From ACP: Thinking critically about your news

“Thinking critically about journalism, media and content”

Susan Walsh is a staff photographer for the Associated Press and president of the White House News Photographers’ Association. She was a member of the Associated Press team who won the 1999 Pulitzer Prize for Feature Photography for coverage of the impeachment of former President Bill Clinton. In addition to political coverage, Walsh has photographed a half dozen Super Bowls and four Olympic games. She says she truly enjoys the “front-row seat to history” that journalism allows. — from the Pulitzer website

Walsh emphasized the need for journalists, especially student journalists, to take advantage of their ability to cut through the noise. The news media landscape is really, really complicated: Huffington Post and Buzzfeed, personal bloggers and social media platforms compete with legacy news media daily for people’s attention. “It’s important to take the time to understand where your information is coming from,” Walsh said.

Here are some of her tips for student journalists:

  • Handout photos are the equivalent of a press release. Photos from the White House, corporations, and media relations are essentially information that has been skewed in favor of the group or people handing out the photo. Instead of publishing them, ask why you don’t have access you need to produce original content.
  • As journalists, we must be aware of and avoid confirmation bias. Confirmation bias is surrounding yourself only with that which agrees with your perspective. For example, following only the messages on social media that align with your political beliefs, rather than reaching out and educating yourself on other perspectives on an issue. The confirmation of your biases further distances you from truth.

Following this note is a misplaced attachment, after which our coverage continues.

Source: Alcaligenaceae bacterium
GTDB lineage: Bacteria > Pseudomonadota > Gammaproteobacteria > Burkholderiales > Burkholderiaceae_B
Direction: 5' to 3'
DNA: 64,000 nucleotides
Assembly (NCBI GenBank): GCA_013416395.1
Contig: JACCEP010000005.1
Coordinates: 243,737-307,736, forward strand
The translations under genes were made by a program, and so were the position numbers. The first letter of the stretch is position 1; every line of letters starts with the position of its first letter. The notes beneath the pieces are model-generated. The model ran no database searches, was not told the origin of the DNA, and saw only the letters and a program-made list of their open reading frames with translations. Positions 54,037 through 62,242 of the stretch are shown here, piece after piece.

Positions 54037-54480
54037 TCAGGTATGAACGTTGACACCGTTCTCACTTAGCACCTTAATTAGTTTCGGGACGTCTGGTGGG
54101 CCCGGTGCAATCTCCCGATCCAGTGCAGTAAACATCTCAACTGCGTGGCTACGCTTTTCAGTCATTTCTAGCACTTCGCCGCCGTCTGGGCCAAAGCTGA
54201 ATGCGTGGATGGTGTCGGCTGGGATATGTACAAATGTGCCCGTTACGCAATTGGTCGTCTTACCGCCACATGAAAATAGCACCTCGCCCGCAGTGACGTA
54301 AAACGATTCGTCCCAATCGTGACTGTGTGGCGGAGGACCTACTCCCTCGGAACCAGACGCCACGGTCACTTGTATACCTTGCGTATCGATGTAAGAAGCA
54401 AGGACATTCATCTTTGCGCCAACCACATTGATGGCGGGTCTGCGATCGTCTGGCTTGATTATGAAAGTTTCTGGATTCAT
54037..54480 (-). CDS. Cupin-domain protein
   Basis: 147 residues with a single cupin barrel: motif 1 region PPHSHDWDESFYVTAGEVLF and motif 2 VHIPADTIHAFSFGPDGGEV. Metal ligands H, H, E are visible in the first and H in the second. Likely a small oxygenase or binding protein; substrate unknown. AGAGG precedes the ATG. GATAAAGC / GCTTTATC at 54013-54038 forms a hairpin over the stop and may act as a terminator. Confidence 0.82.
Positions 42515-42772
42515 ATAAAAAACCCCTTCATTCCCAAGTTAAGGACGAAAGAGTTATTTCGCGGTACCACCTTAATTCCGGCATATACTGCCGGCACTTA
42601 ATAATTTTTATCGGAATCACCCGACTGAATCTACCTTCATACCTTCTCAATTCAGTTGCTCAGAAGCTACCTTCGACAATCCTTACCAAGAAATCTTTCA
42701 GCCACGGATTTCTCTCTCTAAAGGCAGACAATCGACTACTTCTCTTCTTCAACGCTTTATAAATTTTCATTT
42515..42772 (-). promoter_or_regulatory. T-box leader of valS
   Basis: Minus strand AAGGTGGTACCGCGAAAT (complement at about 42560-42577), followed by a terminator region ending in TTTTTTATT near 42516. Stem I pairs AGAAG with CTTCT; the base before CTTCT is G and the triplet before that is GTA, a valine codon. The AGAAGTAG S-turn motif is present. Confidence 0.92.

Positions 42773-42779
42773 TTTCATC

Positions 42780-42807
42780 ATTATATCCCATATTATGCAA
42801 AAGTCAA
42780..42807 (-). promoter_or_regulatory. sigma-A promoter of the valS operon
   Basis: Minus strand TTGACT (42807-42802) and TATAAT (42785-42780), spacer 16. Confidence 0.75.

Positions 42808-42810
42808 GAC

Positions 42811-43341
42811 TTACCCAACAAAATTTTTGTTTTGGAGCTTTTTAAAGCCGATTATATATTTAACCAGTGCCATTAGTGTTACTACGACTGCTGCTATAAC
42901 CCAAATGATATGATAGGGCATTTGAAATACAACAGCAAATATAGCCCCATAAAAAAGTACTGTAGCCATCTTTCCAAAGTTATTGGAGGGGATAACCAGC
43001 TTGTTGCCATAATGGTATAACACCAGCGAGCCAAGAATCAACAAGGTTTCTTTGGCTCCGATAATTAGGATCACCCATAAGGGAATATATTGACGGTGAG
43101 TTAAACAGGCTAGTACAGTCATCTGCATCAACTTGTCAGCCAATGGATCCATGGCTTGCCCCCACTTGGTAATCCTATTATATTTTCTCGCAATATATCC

• In DC, there are a lot of journalists and a lot of pressure to get the scoop. Sometimes the pressure leads people to lob softball questions instead of tough questions to stay “in” with their sources. You have to hold people accountable. Your job isn’t to be liked by your sources. It’s to have a professional relationship, and that ebbs and flows. It’s the job.

This presidential campaign could be sparking the determination to hold people accountable we’ve been lacking. Walsh hopes that includes you.

Action steps for Shorties:

  1. Do an inventory of where you get your news. Are the sites creating original, credible content?
  2. Expand your news sources to include at least one national news site (LA Times, Washington Post, The New York Times)
  3. Challenge yourself, particularly on large issues, to read the “other side(s)” before taking a stance – especially if you are writing about or sharing someone else’s content.
  4. Avoid groupthink in discussions. It’s OK to challenge the status quo on issues that are important to you.

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